By Brett Nachtigall
HOT SPRINGS – Communications from the Public took up a large portion of the beginning of the Hot Springs City Council meeting on Monday, Feb. 7, which also saw the council accept the resignation of Ward 4 Councilperson Caitlin Turner.
In her resignation letter dated Jan. 24, 2022, Turner, who was not present at the meeting, stated her reasons for resigning were “due to lifestyle changes and health reasons.” Turner had been absent from the previous five meetings dating back to Nov. 15, 2021, and every meeting since.
Prior to voting unanimously to accept her resignation, several members of the council thanked Turner for her past service on the council and described her as a productive and knowledgeable member of the council. After the vote, Mayor Bob Nelson said that Turner’s term on the council was due to expire at the end of June 2022, and that the council’s desire was to appoint someone to temporarily fill the seat until the next election. Anyone in Ward 4 who is interested in doing so should contact City Hall prior to the next Council Meeting on Feb. 22 and submit an application.
During Communications from the Public, city resident Wes Grimes asked why the city’s police department does not write citations based on city ordinance, but instead writes tickets based on state statutes which means the money generated from the fines goes to the state instead.
Mayor Bob Nelson said it was a fair criticism and then allowed Councilman Bill Lukens to address the question.
Lukens said when a citation is written on a state statute, the States Attorney prosecutes the case with the money from the fines going towards police officer training. If the citations are written based on city ordinance, the City Attorney would need to prosecute the case and the money from the fines would indeed go to the City of Hot Springs. However, in order for it to be cost effective while paying the City Attorney to drive down from Custer to prosecute, the city would need to be successful in prosecuting at least 10 out of 10 cases per court date to simply break even.
Grimes then also asked if the city council had considered the ramifications of low morale amongst the other city employees when they decided to give police officers and Evans Plunge lifeguards a raise recently. He was told by multiple council members and the Mayor that they had already considered that, which is why there will be a wage study done to see if raises are needed in other departments.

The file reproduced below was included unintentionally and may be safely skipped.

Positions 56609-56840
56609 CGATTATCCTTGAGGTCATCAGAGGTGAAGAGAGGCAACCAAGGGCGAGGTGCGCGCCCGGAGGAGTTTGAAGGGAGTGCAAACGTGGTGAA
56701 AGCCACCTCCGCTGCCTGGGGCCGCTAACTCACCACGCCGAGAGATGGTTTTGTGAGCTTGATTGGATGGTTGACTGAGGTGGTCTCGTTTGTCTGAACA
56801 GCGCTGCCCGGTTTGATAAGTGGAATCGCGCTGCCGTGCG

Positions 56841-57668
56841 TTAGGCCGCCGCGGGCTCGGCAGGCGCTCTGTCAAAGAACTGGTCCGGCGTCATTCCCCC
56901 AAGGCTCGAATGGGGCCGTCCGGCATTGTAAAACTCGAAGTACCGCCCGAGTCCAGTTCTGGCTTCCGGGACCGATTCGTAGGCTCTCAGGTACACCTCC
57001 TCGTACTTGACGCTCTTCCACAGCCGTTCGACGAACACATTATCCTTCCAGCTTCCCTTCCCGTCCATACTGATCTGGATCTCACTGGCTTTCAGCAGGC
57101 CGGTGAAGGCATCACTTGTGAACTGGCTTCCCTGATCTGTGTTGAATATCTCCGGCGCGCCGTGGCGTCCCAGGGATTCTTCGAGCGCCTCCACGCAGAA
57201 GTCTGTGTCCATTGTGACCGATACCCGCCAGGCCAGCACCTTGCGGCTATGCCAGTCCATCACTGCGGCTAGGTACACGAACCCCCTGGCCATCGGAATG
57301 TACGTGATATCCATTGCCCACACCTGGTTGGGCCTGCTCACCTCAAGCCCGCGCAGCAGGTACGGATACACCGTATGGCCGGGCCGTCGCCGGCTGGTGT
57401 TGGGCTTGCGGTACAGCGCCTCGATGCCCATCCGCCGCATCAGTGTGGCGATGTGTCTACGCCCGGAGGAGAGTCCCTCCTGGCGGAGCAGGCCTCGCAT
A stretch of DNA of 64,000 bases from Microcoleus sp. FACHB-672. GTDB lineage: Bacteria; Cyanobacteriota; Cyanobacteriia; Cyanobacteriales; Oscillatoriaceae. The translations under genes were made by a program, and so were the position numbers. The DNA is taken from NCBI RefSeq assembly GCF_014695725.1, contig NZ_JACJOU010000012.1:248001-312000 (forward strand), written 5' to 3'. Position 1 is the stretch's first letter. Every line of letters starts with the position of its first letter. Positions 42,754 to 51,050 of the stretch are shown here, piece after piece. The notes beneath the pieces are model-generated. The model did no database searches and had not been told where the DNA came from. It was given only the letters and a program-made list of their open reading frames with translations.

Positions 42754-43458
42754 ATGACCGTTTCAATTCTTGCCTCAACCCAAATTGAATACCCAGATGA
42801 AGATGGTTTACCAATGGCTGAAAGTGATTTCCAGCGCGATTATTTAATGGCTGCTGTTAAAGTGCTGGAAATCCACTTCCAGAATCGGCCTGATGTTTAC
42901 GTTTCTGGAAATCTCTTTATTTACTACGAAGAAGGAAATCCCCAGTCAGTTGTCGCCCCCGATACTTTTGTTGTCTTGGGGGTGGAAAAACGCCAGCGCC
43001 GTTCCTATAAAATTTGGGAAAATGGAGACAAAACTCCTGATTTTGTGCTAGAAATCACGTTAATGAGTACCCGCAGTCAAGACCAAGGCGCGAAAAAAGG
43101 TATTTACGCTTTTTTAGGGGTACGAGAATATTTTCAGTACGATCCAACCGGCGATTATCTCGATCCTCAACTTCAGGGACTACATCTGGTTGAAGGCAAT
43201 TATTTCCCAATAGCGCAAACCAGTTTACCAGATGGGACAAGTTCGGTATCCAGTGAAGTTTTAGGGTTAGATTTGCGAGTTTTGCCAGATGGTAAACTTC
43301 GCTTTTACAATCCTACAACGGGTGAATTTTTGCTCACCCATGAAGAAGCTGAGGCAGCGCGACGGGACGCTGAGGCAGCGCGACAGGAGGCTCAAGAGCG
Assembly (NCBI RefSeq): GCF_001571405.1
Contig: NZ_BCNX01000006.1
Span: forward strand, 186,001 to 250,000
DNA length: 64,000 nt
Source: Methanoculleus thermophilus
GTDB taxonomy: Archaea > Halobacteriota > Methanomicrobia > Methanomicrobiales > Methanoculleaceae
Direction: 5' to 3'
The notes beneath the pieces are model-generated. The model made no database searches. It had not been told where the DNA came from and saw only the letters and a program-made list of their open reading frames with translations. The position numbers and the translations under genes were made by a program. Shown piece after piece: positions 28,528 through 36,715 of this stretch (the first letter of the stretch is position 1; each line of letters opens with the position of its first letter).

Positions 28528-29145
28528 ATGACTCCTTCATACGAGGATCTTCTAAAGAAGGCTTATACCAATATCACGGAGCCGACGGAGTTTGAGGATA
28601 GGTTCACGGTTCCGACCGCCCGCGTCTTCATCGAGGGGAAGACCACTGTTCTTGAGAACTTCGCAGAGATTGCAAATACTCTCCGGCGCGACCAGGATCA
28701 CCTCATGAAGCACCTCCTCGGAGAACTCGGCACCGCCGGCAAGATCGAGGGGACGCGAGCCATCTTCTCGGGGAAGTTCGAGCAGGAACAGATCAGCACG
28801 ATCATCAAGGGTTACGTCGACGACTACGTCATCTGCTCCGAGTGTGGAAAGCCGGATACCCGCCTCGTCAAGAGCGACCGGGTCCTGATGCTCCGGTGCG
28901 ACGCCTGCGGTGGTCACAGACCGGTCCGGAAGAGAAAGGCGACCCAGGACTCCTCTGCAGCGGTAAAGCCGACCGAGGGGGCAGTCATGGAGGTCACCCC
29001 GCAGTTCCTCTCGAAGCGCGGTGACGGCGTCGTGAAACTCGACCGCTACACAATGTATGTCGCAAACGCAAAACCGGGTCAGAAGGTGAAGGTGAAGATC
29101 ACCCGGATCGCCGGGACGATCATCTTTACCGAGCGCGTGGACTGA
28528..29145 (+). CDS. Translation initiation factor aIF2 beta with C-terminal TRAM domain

Mayor Nelson further explained that it was determined that the police officer wage issues were the most pressing due to the fact they’ve not been able to fill several vacancies, which has caused 244 hours of overtime in December and about 300 hours of overtime in January.
Another communication from the public came from city resident Ryan Engel who inquired about how the city was addressing the alcohol-related issues involving the Skyline Motel, which was the reason the council had recently denied a beer and wine license to the neighboring Dollar General. Engel said he felt the city should be focused on that issue so that they do not restrict the operating practices of any other businesses in town.
Mayor Nelson said that both he and the City Administrator had scheduled a meeting with the owner of the Skyline Motel later in the week to discuss that very issue.
Former Councilmember Tim Tescher also came to the microphone during Communications from the Public and expressed concern regarding the decision to not issue Dollar General a beer and wine license, due to issues at a neighboring business which are out of the control of Dollar General’s. He also told Councilman Larry Pratt that he felt he should not have voted in regards to the beer and wine license, due to having a perceived conflict of interest because of his personal interest in the matter. Pratt, who lives near the Skyline Motel, was a strong opponent to the beer and wine license and spoke against it prior to the vote last month.
Tescher added that Pratt stated during Jan. 18 meeting, where the license was denied, that he was speaking as a recovering addict and for the veterans in Hot Springs. As a recovering addict and veteran himself, Tescher then told Pratt that he was not speaking for him.
City Attorney Garland Goff and Mayor Nelson both read excerpts from Codified Law defining conflicts of interest, and since Pratt’s vote did not demonstrate a financial interest in the matter and since two-thirds of the council did not identify Pratt’s testimony as being a conflict of interest at the time of the vote, they said Pratt did not have to bow out of the vote for a conflict.